Those trade agreements allowed expansion into other markets, but so has the increase in foreign direct investment. The advantages that Mexico has will become ever more appealing to operations in other parts of the world as production in Mexico has the added benefit of being close to the U.S. market. Shipments can be delivered at a transportation cost that is far less than from other parts of the world—and dropping.
As part of this first step toward diversification, Mexico is in a position to be at the forefront of the development taking place in other parts of the Americas. The economies in Brazil, Colombia, and Chile are developing fast and opportunities exist for the Mexican manufacturer to become fully engaged in these countries as well as in the U.S.
The second major advantage is the skill base developing in Mexico. The country has been emphasizing education for a long time and there have been many graduates in the last 10 years. This will either become a huge problem or an advantage—depending on the reaction of the private sector.
If this young, educated population finds few opportunities to use their skills, they will become frustrated and angry and Mexico could well experience the same challenges affecting governments in the Middle East. If the economy expands and the business community takes advantage of that talented young population, the country stands to grow quickly.
The U.S. is rapidly coming to a crisis from the other direction as its labor pool decreases and needed skills start to vanish. The average age of a fully qualified welder in the U.S. is now 63; this points to an emerging problem. It will be next to impossible for the U.S. to address that issue in any way except through mass immigration and that is simply not politically feasible in the foreseeable future. That puts greater emphasis on production outside the U.S., and Mexico becomes the most logical candidate if there is attention to the needs of a growing industrial sector.
The third major advantage stems from proximity and the costs of providing the inputs needed for modern manufacturing. In addition to labor costs, a more important consideration may be the ongoing cost of transportation.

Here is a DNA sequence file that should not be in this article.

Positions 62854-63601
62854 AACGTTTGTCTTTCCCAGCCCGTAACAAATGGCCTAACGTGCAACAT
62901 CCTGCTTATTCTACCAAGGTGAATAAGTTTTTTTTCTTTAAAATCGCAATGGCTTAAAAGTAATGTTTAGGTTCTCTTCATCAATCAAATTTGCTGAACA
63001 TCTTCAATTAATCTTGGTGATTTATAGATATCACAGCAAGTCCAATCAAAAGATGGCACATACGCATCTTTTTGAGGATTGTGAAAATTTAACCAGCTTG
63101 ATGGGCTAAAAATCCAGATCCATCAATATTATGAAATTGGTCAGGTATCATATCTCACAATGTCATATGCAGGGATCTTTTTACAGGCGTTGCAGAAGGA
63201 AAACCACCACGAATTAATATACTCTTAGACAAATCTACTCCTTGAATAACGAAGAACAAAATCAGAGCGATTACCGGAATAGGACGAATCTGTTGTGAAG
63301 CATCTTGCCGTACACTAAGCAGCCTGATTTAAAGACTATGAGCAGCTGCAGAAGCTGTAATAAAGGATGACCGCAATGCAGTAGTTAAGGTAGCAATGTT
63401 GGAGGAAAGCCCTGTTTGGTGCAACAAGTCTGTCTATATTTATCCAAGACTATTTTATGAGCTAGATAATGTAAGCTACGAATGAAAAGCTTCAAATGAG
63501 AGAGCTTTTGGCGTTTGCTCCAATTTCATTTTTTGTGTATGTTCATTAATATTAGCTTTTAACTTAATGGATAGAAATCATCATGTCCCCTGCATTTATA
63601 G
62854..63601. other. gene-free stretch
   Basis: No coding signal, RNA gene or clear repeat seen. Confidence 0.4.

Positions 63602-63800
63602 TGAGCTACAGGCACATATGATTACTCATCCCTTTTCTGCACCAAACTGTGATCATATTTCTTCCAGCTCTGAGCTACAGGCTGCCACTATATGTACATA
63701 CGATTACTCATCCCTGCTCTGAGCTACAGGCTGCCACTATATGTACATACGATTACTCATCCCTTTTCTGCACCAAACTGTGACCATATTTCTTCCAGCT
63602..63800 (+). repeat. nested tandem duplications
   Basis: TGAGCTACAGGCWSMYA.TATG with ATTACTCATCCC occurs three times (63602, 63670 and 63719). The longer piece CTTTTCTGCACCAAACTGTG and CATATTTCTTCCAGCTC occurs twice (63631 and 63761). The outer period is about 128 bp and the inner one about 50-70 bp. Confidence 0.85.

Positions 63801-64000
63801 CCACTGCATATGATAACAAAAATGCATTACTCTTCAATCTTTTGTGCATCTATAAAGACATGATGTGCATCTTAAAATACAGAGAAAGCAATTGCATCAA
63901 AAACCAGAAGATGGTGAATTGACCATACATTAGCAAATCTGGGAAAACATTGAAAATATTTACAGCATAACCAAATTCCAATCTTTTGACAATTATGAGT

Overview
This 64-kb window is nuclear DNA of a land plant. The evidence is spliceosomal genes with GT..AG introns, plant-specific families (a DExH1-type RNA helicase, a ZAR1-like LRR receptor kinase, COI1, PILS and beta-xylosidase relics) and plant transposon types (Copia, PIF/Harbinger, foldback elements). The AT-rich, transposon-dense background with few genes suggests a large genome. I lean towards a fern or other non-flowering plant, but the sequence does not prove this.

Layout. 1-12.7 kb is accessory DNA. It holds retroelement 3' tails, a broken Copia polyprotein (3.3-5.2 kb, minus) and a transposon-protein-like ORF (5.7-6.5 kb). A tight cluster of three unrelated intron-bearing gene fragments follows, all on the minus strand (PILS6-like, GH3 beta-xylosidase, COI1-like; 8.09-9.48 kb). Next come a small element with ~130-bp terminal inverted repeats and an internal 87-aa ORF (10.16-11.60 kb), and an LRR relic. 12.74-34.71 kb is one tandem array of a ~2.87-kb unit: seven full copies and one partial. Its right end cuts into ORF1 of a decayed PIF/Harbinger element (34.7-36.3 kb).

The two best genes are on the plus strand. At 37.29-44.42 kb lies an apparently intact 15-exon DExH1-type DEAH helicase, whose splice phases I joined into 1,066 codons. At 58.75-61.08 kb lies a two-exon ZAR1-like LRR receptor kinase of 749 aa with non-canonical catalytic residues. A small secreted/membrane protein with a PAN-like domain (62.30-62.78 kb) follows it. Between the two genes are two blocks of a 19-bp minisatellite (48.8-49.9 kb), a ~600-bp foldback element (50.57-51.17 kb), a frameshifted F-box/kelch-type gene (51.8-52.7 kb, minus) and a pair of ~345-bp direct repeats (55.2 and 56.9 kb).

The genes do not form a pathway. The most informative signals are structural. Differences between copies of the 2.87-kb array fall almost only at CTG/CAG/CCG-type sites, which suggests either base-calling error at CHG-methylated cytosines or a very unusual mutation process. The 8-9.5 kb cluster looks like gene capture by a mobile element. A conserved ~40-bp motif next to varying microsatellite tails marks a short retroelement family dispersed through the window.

Trade with Asia is getting more expensive and all projections hold that this will be a greater concern in the years ahead. Currently the cost of fuel has fallen a bit, but this is a temporary situation that will reverse as the global economy begins to recover. It will become far too expensive to ship certain goods from a great distance when there is a nearby alternative.
Mexican operations will become increasingly connected to those in other nations as companies in Asia seek to reduce the costs of feeding the U.S. market. This is an opportunity for Mexican companies to tie themselves to the plans of American transportation providers.
Given the resistance to expanded truck traffic between Mexico and the U.S., the most likely area of cooperation is in the rail sector with those U.S. companies that have invested in developing their networks in Mexico. As Mexican manufacturers become more comfortable with the northern opportunities, they can start to choose expansion locations that take full advantage of new ports and new rail lines.
Obviously barriers exist to these expansion plans, as they often do. There will be competitive pressures from the nations that do not wish to lose their advantage. Government decisions by both the U.S. and Mexican regimes will compromise expansion plans. A number of the social issues can’t be ignored and, most of all, there is the battle over perception. Too many people in the U.S. and in Mexico are convinced the nation is in a death spiral, but the actions of the business community can challenge that assessment.
The U.S. manufacturing community is in an ideal position to link with those Mexican counterparts as both nations start to see the predicted shift in production. As the Boston Consulting Group and others have pointed for the past couple of years, China is losing its edge and there is an opportunity for others to grow at its expense. It is not that China is doomed to decline, but the trends of the last couple of years will only accelerate. Higher wages, higher production costs, and higher transportation costs will make China less competitive in the years to come and give Mexico a distinct advantage.
Dr. Chris Kuehl is an economic analyst for the Fabricators & Manufacturers Association, International (FMA), and managing partner of Armada Corporate Intelligence. Dr. Kuehl is the author of Fabrinomics, a biweekly economic analysis e-newsletter for members of the FMA. For more information, go to fmanet.org/fabrinomics.